Employers Tout Professionalism, Quality of Students at Carey Career Fair

Luke Lavoie

Luke is a writer and editor working in Carey’s Marketing and Communications Department. His writing encompasses the work of exemplary students, faculty and alumni at Carey, as well as coverage of events and other initiatives. Prior to joining Carey, Luke was a journalist for the Baltimore Sun Media Group covering Howard County. He holds a Bachelor of Arts from Loyola University Maryland.

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The Carey Business School hosted its second annual Career Fair on February 12, connecting 538 students with 58 employers from across a diverse set of industries who are looking to fill hundreds of internships and jobs.

The benefits of a career fair are obvious for the students who attended: It gives them a chance to network, hand out resumes, and practice their pitches – all of which are key to landing an internship or post-graduate job.

So from a student perspective, a career fair is a clear win. But it is also a boon to employers.

“The Carey Business School has been a really good source of talent for us,” said Jay Liska, director of marketing for Lupin Pharmaceuticals. “Over the past few years we’ve interned Carey students, and every year we have transitioned at least one person to a full-time employee. And in addition to full-time work, they’ve all moved up within a year of starting,”

Lupin is the U.S. subsidiary of Lupin Limited, one of the largest pharmaceutical companies in India. The company’s marketing and sales arms are headquartered in Baltimore.

Currently, Liska said Lupin has three Carey students as interns: two in marketing and one in business development. Liska cited a couple reasons for the successful relationship; most notably, he touted the professionalism and quality of the Carey students.

“In addition to the hard skills, we look for strong behavioral skills: a high emotional IQ, the ability to collaborate, the ability to be a team player, good communication skills,” Liska said. “Having good analytical skills and technology skills is also important. And, obviously, we’ve been able to find it all at Carey.”

Liska isn’t the only one impressed with the Carey crop.

“There was a lot of good talent here, a lot of high-quality candidates,” said Gene Manko, health care recruiter at Maxim Healthcare Services. “There was a lot of professionalism. They were speaking the right language.”

Maxim is a health care services provider that recruits and places health care professionals within medical facilities, schools, and other locations in need of staffing. Manko said he appreciated the students’ preparedness: Many of them already knew a lot about Maxim’s services and mission.

“They understood what we do – I didn’t have to explain it – and that makes it easier because then we can have more in-depth conversations about how and why we do what we do,” he said.

Being prepared and professional can say a lot about the kind of intern or employee a Carey student or alum will be, says Brian Sheridan, a sales recruiter at Tenable Network Security.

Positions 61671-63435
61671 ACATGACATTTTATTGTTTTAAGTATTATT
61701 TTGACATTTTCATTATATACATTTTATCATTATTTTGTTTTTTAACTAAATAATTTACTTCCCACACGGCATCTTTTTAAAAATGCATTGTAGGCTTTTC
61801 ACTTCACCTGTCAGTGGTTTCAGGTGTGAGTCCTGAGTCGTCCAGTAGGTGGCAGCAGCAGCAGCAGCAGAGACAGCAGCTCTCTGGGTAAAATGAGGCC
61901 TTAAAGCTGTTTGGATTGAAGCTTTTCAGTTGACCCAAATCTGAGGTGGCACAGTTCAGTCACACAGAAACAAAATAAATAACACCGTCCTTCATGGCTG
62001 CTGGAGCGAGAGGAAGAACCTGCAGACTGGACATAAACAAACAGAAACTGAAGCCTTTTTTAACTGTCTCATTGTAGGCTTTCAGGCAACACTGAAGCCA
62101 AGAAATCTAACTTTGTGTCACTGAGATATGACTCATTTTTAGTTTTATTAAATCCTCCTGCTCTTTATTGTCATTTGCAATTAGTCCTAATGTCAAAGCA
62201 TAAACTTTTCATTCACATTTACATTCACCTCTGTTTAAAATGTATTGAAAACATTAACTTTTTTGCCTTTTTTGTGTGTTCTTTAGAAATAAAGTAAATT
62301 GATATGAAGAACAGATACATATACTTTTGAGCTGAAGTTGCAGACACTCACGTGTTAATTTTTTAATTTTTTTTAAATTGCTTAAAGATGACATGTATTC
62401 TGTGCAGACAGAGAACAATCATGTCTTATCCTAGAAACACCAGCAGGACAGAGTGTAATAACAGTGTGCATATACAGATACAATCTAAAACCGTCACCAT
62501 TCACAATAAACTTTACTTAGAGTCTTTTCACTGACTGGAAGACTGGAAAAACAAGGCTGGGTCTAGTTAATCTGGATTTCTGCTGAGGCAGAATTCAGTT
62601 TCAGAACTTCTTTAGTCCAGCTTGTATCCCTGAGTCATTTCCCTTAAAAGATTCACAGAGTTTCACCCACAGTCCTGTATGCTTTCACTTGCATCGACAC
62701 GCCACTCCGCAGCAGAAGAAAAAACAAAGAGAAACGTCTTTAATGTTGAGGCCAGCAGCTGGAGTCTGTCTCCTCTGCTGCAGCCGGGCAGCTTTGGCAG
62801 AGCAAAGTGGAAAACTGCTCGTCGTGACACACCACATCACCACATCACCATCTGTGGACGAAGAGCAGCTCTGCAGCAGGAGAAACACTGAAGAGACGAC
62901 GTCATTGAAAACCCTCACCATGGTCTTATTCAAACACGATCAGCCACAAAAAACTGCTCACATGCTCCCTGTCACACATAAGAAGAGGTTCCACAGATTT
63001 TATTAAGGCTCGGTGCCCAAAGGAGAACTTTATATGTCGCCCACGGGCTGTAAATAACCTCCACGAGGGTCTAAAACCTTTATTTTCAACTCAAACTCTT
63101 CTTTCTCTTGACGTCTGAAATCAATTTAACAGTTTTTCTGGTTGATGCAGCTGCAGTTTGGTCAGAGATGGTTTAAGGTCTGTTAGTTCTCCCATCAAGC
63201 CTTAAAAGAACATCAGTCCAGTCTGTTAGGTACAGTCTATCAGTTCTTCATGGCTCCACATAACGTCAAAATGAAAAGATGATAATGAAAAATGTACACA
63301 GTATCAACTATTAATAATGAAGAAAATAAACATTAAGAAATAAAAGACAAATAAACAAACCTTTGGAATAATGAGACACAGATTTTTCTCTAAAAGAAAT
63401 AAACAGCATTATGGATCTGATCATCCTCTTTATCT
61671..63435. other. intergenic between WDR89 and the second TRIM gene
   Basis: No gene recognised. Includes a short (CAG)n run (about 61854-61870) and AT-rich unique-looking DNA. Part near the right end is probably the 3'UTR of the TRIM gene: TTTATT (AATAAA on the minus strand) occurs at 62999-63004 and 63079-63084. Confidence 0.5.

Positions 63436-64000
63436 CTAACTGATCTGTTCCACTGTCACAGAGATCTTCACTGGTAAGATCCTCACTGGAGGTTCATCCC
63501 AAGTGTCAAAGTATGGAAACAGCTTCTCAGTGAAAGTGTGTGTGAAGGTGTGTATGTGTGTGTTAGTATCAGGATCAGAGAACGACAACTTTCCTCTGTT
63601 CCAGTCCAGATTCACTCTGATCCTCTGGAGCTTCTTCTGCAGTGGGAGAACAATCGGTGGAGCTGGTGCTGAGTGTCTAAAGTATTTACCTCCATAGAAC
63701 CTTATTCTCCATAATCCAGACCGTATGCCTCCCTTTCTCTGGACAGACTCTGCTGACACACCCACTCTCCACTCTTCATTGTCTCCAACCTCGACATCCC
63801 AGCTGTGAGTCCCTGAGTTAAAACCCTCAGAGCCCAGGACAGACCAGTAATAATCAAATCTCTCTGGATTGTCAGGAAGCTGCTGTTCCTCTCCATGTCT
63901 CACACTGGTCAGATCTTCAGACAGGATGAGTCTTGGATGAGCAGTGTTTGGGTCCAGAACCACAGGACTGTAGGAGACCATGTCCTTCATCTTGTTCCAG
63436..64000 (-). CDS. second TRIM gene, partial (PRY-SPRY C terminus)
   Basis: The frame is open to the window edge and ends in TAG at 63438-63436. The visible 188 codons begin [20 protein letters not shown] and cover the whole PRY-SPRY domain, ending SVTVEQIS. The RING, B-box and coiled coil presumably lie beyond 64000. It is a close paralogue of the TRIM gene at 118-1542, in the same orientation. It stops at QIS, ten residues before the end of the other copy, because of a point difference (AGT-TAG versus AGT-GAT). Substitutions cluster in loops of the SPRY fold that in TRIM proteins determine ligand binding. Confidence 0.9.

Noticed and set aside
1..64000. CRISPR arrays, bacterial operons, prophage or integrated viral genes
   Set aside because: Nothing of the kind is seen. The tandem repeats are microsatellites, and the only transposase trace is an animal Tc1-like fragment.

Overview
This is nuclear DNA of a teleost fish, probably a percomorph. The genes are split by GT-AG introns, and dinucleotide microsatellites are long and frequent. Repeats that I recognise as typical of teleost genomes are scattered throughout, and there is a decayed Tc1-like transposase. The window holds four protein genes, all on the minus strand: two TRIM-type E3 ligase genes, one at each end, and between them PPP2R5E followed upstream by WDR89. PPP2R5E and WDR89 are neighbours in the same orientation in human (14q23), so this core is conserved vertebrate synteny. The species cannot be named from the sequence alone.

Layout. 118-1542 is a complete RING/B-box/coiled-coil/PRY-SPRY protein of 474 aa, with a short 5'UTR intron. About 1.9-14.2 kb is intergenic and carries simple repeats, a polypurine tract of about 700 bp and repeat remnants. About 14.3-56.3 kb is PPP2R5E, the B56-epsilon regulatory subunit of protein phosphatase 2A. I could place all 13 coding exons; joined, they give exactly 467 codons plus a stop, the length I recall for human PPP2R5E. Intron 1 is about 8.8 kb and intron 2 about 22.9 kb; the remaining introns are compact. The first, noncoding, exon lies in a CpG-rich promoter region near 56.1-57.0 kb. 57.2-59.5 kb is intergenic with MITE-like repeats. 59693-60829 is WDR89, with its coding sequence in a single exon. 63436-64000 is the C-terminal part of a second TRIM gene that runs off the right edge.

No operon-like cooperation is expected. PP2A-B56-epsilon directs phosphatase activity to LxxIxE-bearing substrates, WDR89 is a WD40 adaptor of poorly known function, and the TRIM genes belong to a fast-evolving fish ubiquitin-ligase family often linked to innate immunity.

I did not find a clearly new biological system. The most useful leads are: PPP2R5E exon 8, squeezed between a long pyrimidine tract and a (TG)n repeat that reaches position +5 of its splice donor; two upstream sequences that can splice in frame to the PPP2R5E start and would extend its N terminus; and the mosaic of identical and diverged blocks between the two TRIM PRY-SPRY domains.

Sheridan said the fast-growing technology company demands a lot from its interns and new hires, so it is important to have candidates who are ready to work.

“We see the value of the education provided here and how that translates into quality candidates,” he said.

Tenable, based in Columbia, Maryland, is a cybersecurity company that offers network monitoring and response through a proprietary service. He says the company, which secured $250 million in venture capital a few months ago, finds the caliber of candidate it seeks at Carey.

“With the rate at which we’re growing, we like to put our interns into professional situations right away. And our goal is to transition our interns to full-time employment. Carey is a perfect partner for us because of what we want to do.”

Tian, a channel business manager at China Telecom Corporation, agrees.

“One of the things that was very obvious to me was how well the students were prepared,” Tian said. “They prepared their pitch well.”

Tian has a unique insight into Carey: He is an alumnus of the Carey Master of Science Marketing program.

Upon graduation, Tian landed the job with China Telecom working out of its Virginia office. The state-owned company is the largest landline provider and third-largest mobile provider in the People’s Republic of China. Almost a year after graduating, Tian reflected on what it was like to “be on the other side of the table.”

Tian added that he was impressed with the resumes of the students who approached his booth, many of whom were international students, as he was.

“They all have very strong backgrounds,” he said. “They all have great degrees; they all have had internships with international companies; they all have great experience.”

Want to learn more about what makes a Carey student great? Please take a moment to visit the Career Development Office’s new Student Profiles section on our website. The Student Profiles section showcases various students across the many distinguished academic programs offered at Johns Hopkins Carey Business School.

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